Tallinn’s secret history of espionage
The Russians again invaded Estonia on 20 August 1991. By the time they reached the outskirts of Tallinn, Aadu and his team, holed up in Toompea Castle, had picked up their military radio communications. ‘I remember calling home that evening,’ says Aadu. ‘In my mind, I was saying goodbye to my wife and daughter – I didn’t say it in words, but they understood. I knew the army was coming, and I knew what would happen to us if they found out what we were doing.’ On 21 August at 4.30am, Aadu heard the Soviet army announce that they had forcibly entered Tallinn’s TV tower, and were awaiting instructions – presumably to take over all of the strategically important buildings in the city. This was the moment that Aadu and his team had been waiting for. As the military commander started to issue his orders, the radio amateurs, barricaded in Toompea, jammed the frequency – just as the Soviet jammers had blocked Finnish TV signals from St Olaf’s spire for years. He plays me some of the recordings that he made that day. Over a crackly signal, a Russian commander says, ‘Hello, hello, can you hear me?’, before attempting to give the instructions – but these are drowned out by a high-pitched squeal. It sounds as if he is profusely swearing on television and being bleeped out by censors. He tries again, but to no avail. ‘We jammed them for three hours, so successfully that they could not receive any reports,’ says Aadu. ‘Eventually they gave up.’ By now, there were news reports that a conjoining coup in Moscow itself had failed. A short while later, the army withdrew from Tallinn’s TV tower (‘we let that order through,’ laughs Aadu), and Estonian independence was secured – without a single death.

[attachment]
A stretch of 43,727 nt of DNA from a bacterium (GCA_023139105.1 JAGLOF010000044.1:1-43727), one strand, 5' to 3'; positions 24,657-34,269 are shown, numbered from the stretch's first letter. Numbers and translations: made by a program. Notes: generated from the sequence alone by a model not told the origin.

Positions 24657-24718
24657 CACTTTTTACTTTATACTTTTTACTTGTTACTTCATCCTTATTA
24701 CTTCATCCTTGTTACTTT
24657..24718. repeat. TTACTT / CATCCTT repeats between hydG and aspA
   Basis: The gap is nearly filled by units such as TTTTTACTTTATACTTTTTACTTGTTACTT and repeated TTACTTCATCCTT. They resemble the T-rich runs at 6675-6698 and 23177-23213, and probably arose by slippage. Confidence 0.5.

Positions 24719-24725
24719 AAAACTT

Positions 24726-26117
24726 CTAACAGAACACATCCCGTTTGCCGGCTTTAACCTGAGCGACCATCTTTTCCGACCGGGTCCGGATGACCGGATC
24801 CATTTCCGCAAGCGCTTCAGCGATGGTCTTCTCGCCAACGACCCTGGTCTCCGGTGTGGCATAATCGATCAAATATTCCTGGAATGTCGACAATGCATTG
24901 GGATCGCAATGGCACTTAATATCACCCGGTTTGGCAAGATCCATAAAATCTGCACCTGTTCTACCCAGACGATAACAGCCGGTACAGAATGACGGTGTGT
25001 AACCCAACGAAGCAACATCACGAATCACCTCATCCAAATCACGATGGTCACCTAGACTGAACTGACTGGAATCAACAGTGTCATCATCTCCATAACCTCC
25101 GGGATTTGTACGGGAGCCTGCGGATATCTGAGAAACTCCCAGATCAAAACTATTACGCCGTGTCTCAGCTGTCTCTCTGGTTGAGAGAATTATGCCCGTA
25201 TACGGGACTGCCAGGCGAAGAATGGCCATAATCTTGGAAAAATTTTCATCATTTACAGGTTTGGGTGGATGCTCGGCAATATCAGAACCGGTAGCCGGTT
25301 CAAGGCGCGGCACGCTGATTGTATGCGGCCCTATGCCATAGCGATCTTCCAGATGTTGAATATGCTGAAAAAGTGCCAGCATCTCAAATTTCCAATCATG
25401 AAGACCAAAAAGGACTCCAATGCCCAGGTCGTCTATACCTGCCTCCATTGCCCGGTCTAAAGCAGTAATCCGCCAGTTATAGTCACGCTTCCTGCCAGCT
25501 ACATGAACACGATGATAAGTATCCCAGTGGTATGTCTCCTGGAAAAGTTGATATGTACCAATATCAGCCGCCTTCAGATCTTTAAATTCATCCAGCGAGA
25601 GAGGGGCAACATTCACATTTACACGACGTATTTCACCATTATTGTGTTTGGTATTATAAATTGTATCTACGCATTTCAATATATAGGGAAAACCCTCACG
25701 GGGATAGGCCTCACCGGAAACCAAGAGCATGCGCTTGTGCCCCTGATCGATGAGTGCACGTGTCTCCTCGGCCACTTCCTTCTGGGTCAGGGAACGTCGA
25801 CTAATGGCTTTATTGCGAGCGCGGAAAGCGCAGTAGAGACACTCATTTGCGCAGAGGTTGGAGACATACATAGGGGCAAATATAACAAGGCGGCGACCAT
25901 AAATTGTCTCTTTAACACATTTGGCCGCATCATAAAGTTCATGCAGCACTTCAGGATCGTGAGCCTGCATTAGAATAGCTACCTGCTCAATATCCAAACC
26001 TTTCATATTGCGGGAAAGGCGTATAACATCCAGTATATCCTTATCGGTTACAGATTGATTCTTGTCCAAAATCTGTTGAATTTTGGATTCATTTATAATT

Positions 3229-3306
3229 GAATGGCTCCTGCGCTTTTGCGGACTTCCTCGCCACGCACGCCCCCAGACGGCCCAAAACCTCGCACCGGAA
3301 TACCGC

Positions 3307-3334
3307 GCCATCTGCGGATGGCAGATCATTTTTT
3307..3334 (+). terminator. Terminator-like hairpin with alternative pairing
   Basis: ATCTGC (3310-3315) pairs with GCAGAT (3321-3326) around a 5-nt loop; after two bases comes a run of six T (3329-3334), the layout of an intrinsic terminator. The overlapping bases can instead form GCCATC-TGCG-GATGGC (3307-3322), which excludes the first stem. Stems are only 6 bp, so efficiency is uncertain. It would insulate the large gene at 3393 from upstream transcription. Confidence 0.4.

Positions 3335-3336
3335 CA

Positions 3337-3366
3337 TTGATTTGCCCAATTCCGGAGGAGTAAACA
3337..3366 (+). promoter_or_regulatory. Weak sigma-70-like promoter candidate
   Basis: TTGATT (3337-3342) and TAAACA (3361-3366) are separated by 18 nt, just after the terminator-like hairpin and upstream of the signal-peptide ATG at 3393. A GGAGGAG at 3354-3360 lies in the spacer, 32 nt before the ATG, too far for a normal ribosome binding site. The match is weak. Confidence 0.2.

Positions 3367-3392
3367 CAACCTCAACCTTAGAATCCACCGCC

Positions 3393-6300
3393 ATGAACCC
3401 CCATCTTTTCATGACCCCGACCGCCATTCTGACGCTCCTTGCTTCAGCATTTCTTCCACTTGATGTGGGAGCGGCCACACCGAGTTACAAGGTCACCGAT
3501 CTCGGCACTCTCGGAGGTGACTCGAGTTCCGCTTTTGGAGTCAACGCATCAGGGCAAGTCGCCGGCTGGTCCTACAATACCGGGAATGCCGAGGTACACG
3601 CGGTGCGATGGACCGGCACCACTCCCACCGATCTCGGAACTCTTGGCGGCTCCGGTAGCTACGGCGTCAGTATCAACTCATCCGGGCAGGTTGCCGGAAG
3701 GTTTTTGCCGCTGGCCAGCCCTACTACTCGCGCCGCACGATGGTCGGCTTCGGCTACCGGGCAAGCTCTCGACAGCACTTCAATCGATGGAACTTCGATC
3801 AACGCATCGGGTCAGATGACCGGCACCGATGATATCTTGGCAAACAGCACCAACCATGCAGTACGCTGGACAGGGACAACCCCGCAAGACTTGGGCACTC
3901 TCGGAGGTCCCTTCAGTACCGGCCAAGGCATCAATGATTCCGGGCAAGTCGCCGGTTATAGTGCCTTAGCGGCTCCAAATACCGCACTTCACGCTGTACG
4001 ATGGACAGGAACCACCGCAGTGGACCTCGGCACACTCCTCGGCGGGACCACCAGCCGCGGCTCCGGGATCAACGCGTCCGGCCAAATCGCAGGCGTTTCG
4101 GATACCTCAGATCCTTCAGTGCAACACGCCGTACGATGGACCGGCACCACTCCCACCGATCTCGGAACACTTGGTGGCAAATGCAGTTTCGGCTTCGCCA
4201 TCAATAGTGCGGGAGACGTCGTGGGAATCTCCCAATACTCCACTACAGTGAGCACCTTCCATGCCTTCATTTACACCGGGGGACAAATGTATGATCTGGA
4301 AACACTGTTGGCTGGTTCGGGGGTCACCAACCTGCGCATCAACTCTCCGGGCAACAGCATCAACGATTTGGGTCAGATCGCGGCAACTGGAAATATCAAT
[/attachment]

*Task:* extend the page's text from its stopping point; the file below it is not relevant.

Tallinn’s spy story does not end here. In 2009, Herman Simm, head of security at the Estonian Defence Ministry, was convicted of leaking NATO secrets to a foreign government: no prizes for guessing which country. And Tallinn is now home to the Cooperative Cyber Defence Centre of Excellence, which aims to build up NATO’s defences against cyber attacks. Yet all of this seems very far away as I walk through St Catherine’s Passage, its archways, snow-covered cobbles and artisan workshops making it the loveliest street in a city where loveliness is the bare minimum. A yellow light from the lampposts heats the medieval stonework and a winning burst of warmth and laughter emerges through a crack in the door of a bar. Yet as I again head into the central square, the crunch of my footsteps on the snow rebounding upon the walls, I look up. To my left is the pinprick spire of St Olaf’s Church, straight ahead, the electric glow of Hotel Viru irradiates the sky, and behind me, Toompea Castle looms impassively. The three pillars of Tallinn’s strangled history are, happily, returned to benign landmarks: totemic symbols of a city no longer permanently looking over its shoulder.